Mariners Cornering The Outfield Market
With the addition of Franklin Gutierrez, the Seattle Mariners now have five experienced outfielders in Dustin Ackley, Michael Saunders, Corey Hart and Logan Morrison. On any given night, the team will be able to play match ups and rotate left field, center field, right field and designated hitter with any combination of these players.
Is this the epitome of flexibility? Or is it a mess of injured and underachieving outfielders?
To make it easier, let’s break it down by position and where each has played.
LF – Saunders, Ackley, Morrison
CF – Saunders, Ackley, Gutierrez
RF – Saunders, Hart, Gutierrez
That’s enough players with experience at multiple outfield spots for the Mariners to run a different combination out every night of the week while using the odd man out at designated hitter.
There are multiple ways to view this. Which one best fits your mindset?
1. The flexibility of having so many options will allow the Mariners to rest its players with extensive injury histories which will keep them healthy over the course of a long season. In the end, each outfielder will log 120-games or so with strong overall production across the group.
2. The flexibility of having so many options will hurt this group of outfielders because each will come to the ballpark having no idea of his position or place in the batting order. Furthermore, more frequent rest days will make it more difficult for each to find his swing and maintain consistency. However, the group does benefit from a health standpoint because of a more consistent rest schedule.
3. Michael Saunders is the only outfielder of the group who remains healthy because of his experience manning all three outfield spots. Gutierrez in center field is a stretch after so many injuries and he succumbs to injury again. After multiple knee surgeries, Hart plays a poor right field and winds up hurt as well. Morrison has already proven to be a terrible left fielder and eventually breaks down as well. Dustin Ackley finds himself playing all over the place again and never settles in offensively.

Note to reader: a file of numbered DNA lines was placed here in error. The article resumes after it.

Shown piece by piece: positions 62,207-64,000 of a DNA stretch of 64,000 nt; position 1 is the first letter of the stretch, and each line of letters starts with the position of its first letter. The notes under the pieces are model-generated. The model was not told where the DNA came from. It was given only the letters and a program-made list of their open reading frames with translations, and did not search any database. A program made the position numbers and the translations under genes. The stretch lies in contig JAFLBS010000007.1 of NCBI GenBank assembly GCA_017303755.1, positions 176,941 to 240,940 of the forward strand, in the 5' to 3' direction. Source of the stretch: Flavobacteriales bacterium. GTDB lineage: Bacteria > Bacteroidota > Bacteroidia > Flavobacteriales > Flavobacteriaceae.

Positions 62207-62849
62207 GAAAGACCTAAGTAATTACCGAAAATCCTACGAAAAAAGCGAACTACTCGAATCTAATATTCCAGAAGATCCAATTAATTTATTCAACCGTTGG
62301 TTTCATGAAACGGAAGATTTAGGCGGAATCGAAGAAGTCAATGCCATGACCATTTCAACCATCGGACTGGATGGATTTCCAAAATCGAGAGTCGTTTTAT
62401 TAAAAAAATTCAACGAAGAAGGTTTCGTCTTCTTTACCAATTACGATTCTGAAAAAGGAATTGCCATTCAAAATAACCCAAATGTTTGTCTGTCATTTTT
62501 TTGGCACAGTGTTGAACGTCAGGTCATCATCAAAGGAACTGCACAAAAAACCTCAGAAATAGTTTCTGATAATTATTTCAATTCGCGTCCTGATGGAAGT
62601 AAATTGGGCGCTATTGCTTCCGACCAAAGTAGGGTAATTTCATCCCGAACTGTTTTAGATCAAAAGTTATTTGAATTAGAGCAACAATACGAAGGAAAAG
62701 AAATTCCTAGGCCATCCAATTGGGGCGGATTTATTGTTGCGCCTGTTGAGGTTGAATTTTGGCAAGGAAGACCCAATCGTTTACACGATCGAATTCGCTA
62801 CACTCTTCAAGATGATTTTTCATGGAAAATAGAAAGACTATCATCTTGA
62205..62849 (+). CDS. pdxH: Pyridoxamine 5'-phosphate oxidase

Did I miss anything?
For fantasy purposes, the situation is certainly not ideal. In the Ottoneu Experts League, I was prepared to keep Corey Hart at $16. Not anymore. Not only will all three outfield spots and designated hitter see time splits, but first base is bound to be affected too. To those Justin Smoak owners waiting for an age-27 breakout after his best professional season, best of luck to you.
This is also a terrible scenario for any fantasy owner trying to implement any type of splits or match up strategy. With so many late starts and a carousel of possibilities, playing the best starting lineup on a nightly basis will require a magicians touch. Maybe there’s a fantasy owner out there who loves waiting for starting lineups to be released to make last minute changes, but I’m not one of them. Life is just too busy for that.
I’d recommend avoiding this situation like the plague and buying in once the injuries start to pop up. If Gutierrez and Morrison were to go down in June after hawking 400 plate appearances from the rest of the group, the production of a Corey Hart or Michael Saunders might be depressed enough to add an asset on the cheap.
4 Feb 2014 / Mike Newman /
1-On-1 ROTO Strategy Session
The Best Of RS
- Can Alex "Chi-Chi" Gonzalez Crack the Texas Rangers Opening Day Rotation?
- Fantasy Baseball Trade Deadline 101: A Former MLB GM’s Take
- Felix Hernandez and Solo Home Run Situations: A Blueprint For Longevity
- JR Graham: Is He Still An MLB Arm For The Atlanta Braves?
- Mason Williams: Is It Time To Label Him A Bust For The Yankees?
- Mike Newman's Top-50 Fantasy Baseball Prospects Scouted in 2014
- Nick Kingham Scouting Report (2014)
- Rangers Joey Gallo, Marlins Giancarlo Stanton And Strikeouts
- The ROTOscouting Baseball Podcast
- Top-10 Fantasy Baseball Prospects By Team
- Will Mike Moustakas Finally Put It Together Next Season?